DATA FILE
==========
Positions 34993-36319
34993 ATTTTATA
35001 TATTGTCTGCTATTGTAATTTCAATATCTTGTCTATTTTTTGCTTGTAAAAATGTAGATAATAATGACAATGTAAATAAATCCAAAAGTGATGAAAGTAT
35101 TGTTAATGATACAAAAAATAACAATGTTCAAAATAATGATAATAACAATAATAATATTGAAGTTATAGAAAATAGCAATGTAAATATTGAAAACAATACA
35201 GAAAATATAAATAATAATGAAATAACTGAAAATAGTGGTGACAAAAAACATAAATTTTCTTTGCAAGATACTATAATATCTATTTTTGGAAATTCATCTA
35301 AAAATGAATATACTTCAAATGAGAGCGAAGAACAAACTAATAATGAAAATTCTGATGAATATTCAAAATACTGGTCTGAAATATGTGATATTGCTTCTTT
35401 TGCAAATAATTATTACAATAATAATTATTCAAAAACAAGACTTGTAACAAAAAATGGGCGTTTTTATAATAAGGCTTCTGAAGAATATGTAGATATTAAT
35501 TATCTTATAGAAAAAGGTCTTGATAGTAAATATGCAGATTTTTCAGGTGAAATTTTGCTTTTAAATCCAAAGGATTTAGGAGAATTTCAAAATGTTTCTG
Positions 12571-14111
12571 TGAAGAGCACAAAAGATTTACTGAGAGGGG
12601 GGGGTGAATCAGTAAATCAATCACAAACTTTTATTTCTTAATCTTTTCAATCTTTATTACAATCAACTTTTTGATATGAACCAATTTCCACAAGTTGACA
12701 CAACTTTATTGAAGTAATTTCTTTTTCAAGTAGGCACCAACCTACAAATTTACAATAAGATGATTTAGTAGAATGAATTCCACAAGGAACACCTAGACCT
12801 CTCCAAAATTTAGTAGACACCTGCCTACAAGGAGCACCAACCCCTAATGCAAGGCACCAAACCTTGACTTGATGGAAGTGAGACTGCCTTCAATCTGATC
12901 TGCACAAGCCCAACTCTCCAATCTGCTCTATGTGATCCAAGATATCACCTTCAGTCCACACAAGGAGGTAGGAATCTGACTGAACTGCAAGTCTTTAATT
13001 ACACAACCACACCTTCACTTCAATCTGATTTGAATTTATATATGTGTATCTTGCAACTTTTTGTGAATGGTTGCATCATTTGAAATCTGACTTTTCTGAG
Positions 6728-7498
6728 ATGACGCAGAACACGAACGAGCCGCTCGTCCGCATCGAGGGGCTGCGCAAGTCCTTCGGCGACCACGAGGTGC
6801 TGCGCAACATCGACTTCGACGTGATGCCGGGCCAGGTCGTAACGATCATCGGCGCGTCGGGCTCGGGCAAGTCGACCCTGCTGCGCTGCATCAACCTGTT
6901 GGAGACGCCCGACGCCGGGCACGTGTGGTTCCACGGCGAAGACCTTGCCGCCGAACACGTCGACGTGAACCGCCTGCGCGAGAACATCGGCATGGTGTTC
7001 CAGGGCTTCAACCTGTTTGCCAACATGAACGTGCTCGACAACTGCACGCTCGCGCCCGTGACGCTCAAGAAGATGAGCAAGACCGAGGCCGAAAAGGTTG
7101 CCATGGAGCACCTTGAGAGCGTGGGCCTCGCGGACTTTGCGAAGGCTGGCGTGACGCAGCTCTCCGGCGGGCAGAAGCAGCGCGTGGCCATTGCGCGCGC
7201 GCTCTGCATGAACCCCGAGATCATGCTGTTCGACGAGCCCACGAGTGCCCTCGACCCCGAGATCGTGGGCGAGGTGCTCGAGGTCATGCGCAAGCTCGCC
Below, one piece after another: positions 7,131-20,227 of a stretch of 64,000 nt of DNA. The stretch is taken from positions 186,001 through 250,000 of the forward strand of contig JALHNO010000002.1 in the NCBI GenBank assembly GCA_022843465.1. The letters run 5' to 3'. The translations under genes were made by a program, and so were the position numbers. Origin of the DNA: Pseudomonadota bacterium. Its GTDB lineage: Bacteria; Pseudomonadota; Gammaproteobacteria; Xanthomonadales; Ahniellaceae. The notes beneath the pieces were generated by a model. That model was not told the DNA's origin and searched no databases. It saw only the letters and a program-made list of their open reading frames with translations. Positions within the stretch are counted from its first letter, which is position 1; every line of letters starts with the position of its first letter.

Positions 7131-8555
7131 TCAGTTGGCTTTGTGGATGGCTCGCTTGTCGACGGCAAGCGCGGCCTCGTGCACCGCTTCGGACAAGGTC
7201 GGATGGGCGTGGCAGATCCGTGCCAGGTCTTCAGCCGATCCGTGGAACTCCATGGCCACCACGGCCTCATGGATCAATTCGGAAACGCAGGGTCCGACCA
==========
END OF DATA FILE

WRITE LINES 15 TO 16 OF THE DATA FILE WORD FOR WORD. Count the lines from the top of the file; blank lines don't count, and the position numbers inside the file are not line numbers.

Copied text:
13001 ACACAACCACACCTTCACTTCAATCTGATTTGAATTTATATATGTGTATCTTGCAACTTTTTGTGAATGGTTGCATCATTTGAAATCTGACTTTTCTGAG
Positions 6728-7498